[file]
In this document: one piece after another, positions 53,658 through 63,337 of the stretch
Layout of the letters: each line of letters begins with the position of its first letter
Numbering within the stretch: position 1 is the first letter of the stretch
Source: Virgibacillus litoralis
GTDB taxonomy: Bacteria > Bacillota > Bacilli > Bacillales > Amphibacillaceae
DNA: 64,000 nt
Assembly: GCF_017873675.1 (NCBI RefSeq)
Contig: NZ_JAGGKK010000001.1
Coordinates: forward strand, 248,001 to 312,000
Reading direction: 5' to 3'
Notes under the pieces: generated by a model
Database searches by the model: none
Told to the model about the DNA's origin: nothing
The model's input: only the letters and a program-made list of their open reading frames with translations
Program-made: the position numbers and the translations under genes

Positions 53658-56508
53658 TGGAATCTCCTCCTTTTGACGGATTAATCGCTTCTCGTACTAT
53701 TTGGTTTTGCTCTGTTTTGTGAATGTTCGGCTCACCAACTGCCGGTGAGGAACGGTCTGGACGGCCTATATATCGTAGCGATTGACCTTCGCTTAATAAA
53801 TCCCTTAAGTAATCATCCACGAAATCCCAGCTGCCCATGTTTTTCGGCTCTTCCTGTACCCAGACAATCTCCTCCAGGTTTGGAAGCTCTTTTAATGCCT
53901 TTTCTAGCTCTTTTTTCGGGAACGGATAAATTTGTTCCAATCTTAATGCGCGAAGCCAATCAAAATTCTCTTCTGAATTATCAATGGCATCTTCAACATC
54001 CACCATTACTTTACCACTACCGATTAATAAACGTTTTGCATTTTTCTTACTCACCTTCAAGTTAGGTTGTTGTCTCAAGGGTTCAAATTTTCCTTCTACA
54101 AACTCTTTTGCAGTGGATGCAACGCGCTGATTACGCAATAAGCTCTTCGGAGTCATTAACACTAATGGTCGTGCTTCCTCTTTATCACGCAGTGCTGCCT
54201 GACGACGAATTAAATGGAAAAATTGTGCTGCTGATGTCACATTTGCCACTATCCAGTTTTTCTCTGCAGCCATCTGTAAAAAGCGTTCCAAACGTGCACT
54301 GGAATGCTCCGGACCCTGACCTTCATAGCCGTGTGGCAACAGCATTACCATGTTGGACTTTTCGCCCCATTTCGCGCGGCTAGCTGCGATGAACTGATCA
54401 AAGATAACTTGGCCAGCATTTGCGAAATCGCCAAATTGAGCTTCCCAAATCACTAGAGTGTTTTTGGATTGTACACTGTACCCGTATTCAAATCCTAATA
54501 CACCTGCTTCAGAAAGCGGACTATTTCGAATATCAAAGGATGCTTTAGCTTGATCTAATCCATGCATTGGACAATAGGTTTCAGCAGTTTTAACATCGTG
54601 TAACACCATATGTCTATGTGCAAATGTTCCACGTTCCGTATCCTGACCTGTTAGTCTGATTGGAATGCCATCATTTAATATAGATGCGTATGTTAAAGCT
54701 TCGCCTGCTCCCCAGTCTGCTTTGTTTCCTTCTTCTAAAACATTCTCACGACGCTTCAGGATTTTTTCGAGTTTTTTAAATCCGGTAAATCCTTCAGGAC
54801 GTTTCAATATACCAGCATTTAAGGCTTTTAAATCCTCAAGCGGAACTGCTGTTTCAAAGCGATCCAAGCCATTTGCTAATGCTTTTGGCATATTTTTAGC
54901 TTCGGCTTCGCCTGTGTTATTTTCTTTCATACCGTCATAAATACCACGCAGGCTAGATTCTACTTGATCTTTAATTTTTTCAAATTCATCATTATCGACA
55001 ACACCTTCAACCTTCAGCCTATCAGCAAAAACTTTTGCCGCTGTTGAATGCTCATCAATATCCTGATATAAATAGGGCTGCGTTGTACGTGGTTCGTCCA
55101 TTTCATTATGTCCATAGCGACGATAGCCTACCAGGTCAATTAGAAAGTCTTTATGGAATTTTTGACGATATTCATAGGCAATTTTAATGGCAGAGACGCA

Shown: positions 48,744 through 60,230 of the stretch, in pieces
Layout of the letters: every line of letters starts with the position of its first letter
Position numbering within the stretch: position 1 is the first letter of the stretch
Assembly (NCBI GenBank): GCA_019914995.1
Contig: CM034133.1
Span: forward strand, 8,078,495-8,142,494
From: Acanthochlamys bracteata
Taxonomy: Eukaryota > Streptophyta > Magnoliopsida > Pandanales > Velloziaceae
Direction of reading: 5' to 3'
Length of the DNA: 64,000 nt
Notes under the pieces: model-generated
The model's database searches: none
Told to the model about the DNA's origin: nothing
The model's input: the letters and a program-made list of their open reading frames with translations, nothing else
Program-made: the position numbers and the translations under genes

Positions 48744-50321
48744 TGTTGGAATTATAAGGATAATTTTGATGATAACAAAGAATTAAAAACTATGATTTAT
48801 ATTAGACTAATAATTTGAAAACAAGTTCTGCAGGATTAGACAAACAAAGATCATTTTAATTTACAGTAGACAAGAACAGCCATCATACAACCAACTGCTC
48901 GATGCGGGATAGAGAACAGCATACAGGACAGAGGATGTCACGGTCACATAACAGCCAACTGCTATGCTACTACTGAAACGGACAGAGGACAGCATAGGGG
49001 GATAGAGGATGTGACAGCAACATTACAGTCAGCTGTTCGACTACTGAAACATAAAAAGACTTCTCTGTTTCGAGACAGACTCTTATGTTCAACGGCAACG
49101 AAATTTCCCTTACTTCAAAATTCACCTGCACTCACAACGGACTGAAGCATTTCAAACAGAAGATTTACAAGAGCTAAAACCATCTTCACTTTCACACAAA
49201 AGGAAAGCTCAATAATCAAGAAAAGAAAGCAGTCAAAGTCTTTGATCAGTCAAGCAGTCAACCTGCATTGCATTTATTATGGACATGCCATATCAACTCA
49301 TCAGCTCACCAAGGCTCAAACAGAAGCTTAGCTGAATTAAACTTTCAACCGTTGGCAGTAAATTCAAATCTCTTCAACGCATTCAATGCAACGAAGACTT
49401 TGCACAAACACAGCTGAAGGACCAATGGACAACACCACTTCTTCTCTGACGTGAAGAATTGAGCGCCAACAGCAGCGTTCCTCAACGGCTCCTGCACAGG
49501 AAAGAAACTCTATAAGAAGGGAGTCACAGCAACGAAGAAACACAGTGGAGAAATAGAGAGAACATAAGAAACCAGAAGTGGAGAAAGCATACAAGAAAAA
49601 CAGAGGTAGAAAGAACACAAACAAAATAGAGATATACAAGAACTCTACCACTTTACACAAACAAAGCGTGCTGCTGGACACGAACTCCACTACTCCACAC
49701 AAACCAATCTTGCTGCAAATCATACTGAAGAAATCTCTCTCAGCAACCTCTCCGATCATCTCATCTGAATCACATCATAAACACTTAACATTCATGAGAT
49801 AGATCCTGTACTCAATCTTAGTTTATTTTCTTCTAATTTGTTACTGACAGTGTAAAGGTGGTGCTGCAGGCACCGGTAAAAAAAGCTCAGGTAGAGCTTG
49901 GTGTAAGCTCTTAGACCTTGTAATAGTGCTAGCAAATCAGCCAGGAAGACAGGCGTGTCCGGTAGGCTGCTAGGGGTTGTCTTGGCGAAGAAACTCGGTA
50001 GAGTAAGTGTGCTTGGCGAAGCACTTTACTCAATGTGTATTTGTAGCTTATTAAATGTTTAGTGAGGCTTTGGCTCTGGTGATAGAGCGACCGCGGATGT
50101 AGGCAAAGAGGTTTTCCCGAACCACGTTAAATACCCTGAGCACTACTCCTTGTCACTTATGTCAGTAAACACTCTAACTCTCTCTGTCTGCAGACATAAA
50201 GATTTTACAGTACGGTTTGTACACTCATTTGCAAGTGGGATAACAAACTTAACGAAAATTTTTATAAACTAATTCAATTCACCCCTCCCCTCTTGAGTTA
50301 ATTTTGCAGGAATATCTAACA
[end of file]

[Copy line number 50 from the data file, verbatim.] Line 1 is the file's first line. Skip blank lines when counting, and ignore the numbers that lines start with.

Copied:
48801 ATTAGACTAATAATTTGAAAACAAGTTCTGCAGGATTAGACAAACAAAGATCATTTTAATTTACAGTAGACAAGAACAGCCATCATACAACCAACTGCTC